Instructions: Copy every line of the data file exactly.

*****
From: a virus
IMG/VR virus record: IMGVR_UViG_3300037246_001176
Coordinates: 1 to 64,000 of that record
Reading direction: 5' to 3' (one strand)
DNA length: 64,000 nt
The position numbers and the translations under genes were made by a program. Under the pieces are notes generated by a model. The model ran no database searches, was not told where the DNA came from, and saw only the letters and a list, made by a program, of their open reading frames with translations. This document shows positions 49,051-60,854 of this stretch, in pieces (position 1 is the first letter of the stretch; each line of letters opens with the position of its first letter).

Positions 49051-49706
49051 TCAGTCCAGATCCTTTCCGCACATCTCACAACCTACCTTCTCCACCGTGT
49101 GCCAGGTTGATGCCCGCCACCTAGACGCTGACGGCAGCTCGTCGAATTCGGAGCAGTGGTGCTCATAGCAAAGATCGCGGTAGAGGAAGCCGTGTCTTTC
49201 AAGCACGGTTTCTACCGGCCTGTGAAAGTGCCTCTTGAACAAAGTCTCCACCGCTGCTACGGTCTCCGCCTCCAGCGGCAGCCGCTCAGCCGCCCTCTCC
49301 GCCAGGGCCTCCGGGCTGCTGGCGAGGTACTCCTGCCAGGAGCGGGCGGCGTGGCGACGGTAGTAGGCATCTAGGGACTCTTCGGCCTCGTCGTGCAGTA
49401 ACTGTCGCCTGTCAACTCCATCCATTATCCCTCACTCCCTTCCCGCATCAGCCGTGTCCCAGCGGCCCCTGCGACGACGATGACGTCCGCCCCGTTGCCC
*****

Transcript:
From: a virus
IMG/VR virus record: IMGVR_UViG_3300037246_001176
Coordinates: 1 to 64,000 of that record
Reading direction: 5' to 3' (one strand)
DNA length: 64,000 nt
The position numbers and the translations under genes were made by a program. Under the pieces are notes generated by a model. The model ran no database searches, was not told where the DNA came from, and saw only the letters and a list, made by a program, of their open reading frames with translations. This document shows positions 49,051-60,854 of this stretch, in pieces (position 1 is the first letter of the stretch; each line of letters opens with the position of its first letter).

Positions 49051-49706
49051 TCAGTCCAGATCCTTTCCGCACATCTCACAACCTACCTTCTCCACCGTGT
49101 GCCAGGTTGATGCCCGCCACCTAGACGCTGACGGCAGCTCGTCGAATTCGGAGCAGTGGTGCTCATAGCAAAGATCGCGGTAGAGGAAGCCGTGTCTTTC
49201 AAGCACGGTTTCTACCGGCCTGTGAAAGTGCCTCTTGAACAAAGTCTCCACCGCTGCTACGGTCTCCGCCTCCAGCGGCAGCCGCTCAGCCGCCCTCTCC
49301 GCCAGGGCCTCCGGGCTGCTGGCGAGGTACTCCTGCCAGGAGCGGGCGGCGTGGCGACGGTAGTAGGCATCTAGGGACTCTTCGGCCTCGTCGTGCAGTA
49401 ACTGTCGCCTGTCAACTCCATCCATTATCCCTCACTCCCTTCCCGCATCAGCCGTGTCCCAGCGGCCCCTGCGACGACGATGACGTCCGCCCCGTTGCCC